The BlattWerk Quintett emerged 2016 in Bern, Switzerland and has since evolved into one of Europe’s leading reed ensembles. The five musicians are members in Bern’s Ensemble Proton (a group of musicians specializing in contemporary classical music), and of the Symphonieorchester Bern (Bern Symphony Orchestra), Bern’s main orchestra for concerts and theater. At the same time, members of the BlattWerk Quintett often make guest appearances in orchestras such as the Tonhalle-Orchester Zürich, the Basel Sinfonietta, the Deutsche Kammerphilharmonie Bremen, and other formations.
One of the key objectives of the BlattWerk Quintett is, to expand the repertoire for reed ensembles, to explore new areas. For this, they are commissioning works from composers. However, they very often also make arrangements of existing works for their instruments, hereby covering a broad range of styles, from baroque to contemporary.
As the artists explained, the main difference to “ordinary” wind quintets is that they replaced the flute with (soprano) saxophone, and the horn with bass clarinet.
None of the works in this program are original compositions for the configuration of the BlattWerk Quintett. Most or all of the pieces are arrangements that the instrumentalists created for themselves:
- Jean-Philippe Rameau (1683 – 1764): Suite in A minor “La Triomphante“
- Premier Livre de Pièces de Clavecin (1706), Suite in A minor, RCT 1 — I. Prélude
- Nouvelles suites de pièces de clavecin, Suite in A minor, RCT 5 (Excerpts)
- Maurice Ravel (1875 – 1937): “Ma Mère L’Oye“, for piano 4-hands, M.60
- Isaac Albéniz (1860 – 1909): Suite “Iberia”
- 2. El Puerto (Book 1)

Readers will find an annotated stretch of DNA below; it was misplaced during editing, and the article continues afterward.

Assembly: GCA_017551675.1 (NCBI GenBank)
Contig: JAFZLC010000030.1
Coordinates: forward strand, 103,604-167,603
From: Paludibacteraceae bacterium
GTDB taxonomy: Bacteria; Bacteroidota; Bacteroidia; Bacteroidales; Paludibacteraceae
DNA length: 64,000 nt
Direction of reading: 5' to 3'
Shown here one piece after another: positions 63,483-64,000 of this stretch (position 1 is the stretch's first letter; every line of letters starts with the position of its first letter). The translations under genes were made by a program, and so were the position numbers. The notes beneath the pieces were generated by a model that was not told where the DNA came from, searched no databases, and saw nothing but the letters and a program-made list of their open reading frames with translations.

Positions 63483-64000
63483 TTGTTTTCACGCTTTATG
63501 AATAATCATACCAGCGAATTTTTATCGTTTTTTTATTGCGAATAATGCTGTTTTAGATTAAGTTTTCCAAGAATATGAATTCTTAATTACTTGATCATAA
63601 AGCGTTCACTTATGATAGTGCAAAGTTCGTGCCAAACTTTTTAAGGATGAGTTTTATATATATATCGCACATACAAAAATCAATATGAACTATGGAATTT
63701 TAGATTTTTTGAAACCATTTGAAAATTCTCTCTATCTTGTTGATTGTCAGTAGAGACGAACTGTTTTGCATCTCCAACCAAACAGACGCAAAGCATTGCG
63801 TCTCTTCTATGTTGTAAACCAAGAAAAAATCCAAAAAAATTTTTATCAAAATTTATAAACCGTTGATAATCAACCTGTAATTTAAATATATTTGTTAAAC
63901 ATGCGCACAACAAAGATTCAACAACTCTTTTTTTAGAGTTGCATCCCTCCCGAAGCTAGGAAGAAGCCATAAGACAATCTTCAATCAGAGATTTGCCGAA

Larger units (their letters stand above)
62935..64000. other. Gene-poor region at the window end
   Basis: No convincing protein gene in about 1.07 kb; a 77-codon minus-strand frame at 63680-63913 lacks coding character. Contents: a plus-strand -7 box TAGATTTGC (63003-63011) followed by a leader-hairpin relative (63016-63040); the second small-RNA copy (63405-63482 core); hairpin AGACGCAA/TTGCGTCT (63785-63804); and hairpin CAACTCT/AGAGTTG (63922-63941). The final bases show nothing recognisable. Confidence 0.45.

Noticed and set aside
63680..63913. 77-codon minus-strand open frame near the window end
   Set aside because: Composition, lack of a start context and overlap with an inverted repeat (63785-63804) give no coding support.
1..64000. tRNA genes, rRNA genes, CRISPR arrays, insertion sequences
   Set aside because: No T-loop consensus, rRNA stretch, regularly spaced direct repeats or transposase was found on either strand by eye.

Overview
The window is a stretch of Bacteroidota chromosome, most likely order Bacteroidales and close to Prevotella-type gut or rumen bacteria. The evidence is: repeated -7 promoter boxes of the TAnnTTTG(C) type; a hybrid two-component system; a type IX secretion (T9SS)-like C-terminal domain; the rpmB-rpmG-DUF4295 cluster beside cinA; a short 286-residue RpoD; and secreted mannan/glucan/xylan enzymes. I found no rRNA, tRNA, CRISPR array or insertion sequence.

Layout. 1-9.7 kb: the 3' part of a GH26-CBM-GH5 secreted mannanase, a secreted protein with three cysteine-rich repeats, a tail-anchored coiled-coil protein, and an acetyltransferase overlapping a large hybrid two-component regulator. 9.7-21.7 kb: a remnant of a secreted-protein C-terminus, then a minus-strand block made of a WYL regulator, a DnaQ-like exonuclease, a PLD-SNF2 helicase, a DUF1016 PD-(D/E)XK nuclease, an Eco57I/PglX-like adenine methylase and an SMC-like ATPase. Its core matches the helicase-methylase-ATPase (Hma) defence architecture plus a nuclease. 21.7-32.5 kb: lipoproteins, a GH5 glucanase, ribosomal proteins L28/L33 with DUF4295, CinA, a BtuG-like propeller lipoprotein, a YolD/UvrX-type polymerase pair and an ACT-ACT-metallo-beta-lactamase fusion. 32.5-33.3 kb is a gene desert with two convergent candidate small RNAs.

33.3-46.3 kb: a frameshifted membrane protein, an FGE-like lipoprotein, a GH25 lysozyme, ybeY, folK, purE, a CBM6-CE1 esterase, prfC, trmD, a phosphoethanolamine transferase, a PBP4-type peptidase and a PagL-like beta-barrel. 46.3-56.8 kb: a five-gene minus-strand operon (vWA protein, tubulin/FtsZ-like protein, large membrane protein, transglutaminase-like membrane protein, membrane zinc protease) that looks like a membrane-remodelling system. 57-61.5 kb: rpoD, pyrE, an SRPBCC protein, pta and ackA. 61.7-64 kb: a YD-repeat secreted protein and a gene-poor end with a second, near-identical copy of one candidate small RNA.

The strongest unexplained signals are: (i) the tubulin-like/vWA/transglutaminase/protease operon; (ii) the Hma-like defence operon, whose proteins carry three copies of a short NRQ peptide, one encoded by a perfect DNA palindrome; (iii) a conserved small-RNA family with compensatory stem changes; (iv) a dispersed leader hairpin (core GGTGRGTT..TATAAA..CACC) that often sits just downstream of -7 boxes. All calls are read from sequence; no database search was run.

- 1. Evocación (Book 1)
- 7. El Albaicín (Book 3)
- Paul Wranitzky (1756 – 1808): Ballet “Das Waldmädchen” — Parthia in F major, IPW 7
- Encore: Béla Bartók (1881 – 1945): Suite, op.14, Sz.62, BB 70 — I. Allegretto
So far, the BlattWerk Quintett is not known to many people in the Zurich area. With that, one could almost expect that the audience size would be limited. Indeed, for the around 40 visitors, the smaller and much more stylish and atmospheric, venerable Semper Aula (capacity: 99 people) would have been the far more appropriate venue. However, unfortunately, the Semper Aula is in renovation, and so, the event took place in the larger, modern setting of the Auditorium maximum, in the same building. At least, this had the advantage of offering excellent visibility to everybody in the audience. I took advantage of a first-row balcony seat near the center.
Concert & Review
Rameau: Suite in A minor, “La Triomphante“
Composer & Work
The program opened with a suite by Jean-Philippe Rameau (1683 – 1764). The program referred to the suite as “La Triomphante”—which actually is the title of one movement in the Suite in A minor, RCT 5 the first of two Suites published 1726/1727 under the title Nouvelles suites de pièces de clavecin. The Suite in A minor consists of 7 movements, out of which the ensemble selected four:
- Les Trois Mains (“the three hands”)
- La Triomphante
- Gavotte et six doubles
Baroque suites often start with a prelude or with an overture. So, the ensemble expanded the above selection by opening their performance with the first movement (out of 9), Prélude from the Suite in A minor, RCT 1. The composer published that first of his harpsichord suites in 1706, under the title Premier Livre de Pièces de Clavecin. With this, the sequence of movements was
Prélude — Allemande — Les Trois Mains — Fanfarinette — La Triomphante — Gavotte et six doubles
The ensemble’s arrangement is for cor anglais, soprano saxophone, bassoon, bass clarinet, and clarinet (I’m listing the instruments in the order on the podium, left-to-right).
I understand the idea of opening Rameau’s suite with a Prélude, for a “proper beginning”. And: that Prélude appears the logical choice, given that it is in the same key of A minor. However, I think that the selected piece wasn’t the best one for this purpose. Or, at least, it was a challenging choice, especially in the arrangement for reeds!